In grad school I took classes from one of our church’s top Biblical archaeologists in the field, Dr. Randy Younker, who had studied in Tucson under a man who didn’t believe in the Bible or in God. Day after day, young Dr. Younker’s professor would fill his head with doubts, inconsistencies, and shortcomings he saw in the scriptures.
“How did you keep your faith in the midst of all that?” someone asked Dr. Younker. He paused. He sighed slowly.
“It wasn’t easy,” he admitted. “But I made a deliberate choice to fill my head with as much faith as they were trying to take out of it.”
We waited for him to explain. “It was like inoculating yourself against a virus. If I had 2 hours of classes that dashed my faith against the rocks, I came home that night and read The Desire of Ages for 2 hours. Or the Psalms. Or the gospel of Luke. It’s not like I could afford using my study hours on this. But I also realized very quickly, that I couldn’t afford not to. If I wanted to keep my faith alive, I had to feed it MORE than they were feeding my doubts.”
Two years ago, I stood with a large group of Northern California pastors near some temple ruins outside Jerusalem, and listened as Dr. Younker explained the Biblical, archaeological significance behind what we were seeing. And as I listen to him speak, it hit me: He fought for this. This faith, this trust, this belief he still has in the Bible after all the attacks he endured against it – he fought for this. And he won.
If we want to have more faith than fear at a time like this, if we want to hang onto peace and hope and joy in the midst of change and terror and chaos, this is the way to do it: we must endeavor to deliberately feed our minds just as much faith as fear. Faith, peace, and hope are things we really might have to fight for right now – but we can fight for them. And we can win.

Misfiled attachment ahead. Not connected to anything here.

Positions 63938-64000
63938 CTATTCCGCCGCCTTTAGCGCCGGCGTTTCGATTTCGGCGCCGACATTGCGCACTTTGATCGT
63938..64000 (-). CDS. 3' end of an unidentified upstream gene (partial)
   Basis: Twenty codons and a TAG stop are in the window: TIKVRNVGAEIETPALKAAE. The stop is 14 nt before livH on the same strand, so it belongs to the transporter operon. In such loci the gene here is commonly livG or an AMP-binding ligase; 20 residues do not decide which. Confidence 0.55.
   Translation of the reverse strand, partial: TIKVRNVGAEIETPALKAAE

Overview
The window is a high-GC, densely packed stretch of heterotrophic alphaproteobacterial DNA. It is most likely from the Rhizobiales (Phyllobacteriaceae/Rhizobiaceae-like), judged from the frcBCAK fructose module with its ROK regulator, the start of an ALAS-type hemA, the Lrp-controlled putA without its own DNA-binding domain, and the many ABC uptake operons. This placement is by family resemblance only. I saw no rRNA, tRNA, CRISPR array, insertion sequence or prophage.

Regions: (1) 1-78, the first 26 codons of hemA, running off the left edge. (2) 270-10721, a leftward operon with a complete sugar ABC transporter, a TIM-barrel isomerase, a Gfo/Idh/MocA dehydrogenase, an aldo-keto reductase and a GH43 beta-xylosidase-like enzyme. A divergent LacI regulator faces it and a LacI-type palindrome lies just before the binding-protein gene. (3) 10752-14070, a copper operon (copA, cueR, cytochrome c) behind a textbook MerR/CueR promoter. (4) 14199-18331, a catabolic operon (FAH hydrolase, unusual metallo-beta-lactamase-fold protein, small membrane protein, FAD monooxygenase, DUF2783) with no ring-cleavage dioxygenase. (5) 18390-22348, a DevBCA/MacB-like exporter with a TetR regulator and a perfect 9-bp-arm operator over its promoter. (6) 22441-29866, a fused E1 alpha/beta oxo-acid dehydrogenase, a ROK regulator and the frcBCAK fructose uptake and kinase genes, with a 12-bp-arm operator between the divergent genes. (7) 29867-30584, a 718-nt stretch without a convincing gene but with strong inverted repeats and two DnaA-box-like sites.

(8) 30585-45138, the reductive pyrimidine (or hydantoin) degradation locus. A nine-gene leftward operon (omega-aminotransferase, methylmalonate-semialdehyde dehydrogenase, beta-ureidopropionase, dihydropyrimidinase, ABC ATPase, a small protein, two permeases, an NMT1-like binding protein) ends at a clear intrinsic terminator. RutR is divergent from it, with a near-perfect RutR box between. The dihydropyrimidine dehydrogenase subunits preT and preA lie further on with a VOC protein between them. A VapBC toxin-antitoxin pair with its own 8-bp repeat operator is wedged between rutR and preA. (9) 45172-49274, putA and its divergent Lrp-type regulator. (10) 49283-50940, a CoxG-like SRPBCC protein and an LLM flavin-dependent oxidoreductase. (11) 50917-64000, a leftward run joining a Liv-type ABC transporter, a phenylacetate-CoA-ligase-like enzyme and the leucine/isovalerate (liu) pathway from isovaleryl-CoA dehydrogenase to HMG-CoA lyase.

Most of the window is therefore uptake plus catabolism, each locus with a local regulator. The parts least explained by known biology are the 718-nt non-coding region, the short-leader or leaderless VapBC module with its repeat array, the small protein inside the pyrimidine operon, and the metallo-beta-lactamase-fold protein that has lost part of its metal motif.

But how can we do that right now? How does that make sense? For so many of us, our workload just doubled and tripled – learning how to do our jobs virtually from home, managing our children who are suddenly out of classes and homeschooling in our living rooms, balancing our regular duties in a time of heightened need and adjusted schedules and limited resources – these days are HARD. Stress is high. Patience is thin. Am I suggesting adding even MORE? Adding several more hours of reading, work, responsibilities? Not exactly.
What I am suggesting is that you keep a close finger on the pulse of your faith. It doesn’t have to look like hours of reading. But it DOES need to look like an intentional turning to Jesus every time we notice the fear tide rising.
Yes, fear is contagious. Wouldn’t it be great if hope and peace were contagious too – if we could catch peace the way we catch fear and frenzy? Well, I think we can. The Bible says in Gal. 5:22 that peace is one of the fruits of the Spirit – along with a grocery list of a whole bunch of other items we really need right now too: love, joy, PATIENCE (can I get an Amen?), kindness, goodness, faithfulness, gentleness, and self-control (I’m looking at you, toilet paper hoarders). What this means, is that these fruits are by-products of time spent with Jesus. We can order these items! We can ask for what’s missing. The Holy Spirit can nurture and grow these qualities inside of us when we make ourselves available to Him, spend time with Him, and ask Him to do so. By protecting time in God’s presence, we can catch Hope – Hope becomes contagious when we hang around with the source of Hope Himself.
So what do you need today? What are you shopping for, what are you craving or lacking, what is your heart in a hustle for? There’s a lot of things you can catch out there, friends. And we’re doing what we can to make sure we don’t catch or spread the bad stuff. Let’s also do what we can, as a faith community, to make sure we catch AND spread the good stuff. Love, Joy, Peace, Hope. And faith, in the midst of fear.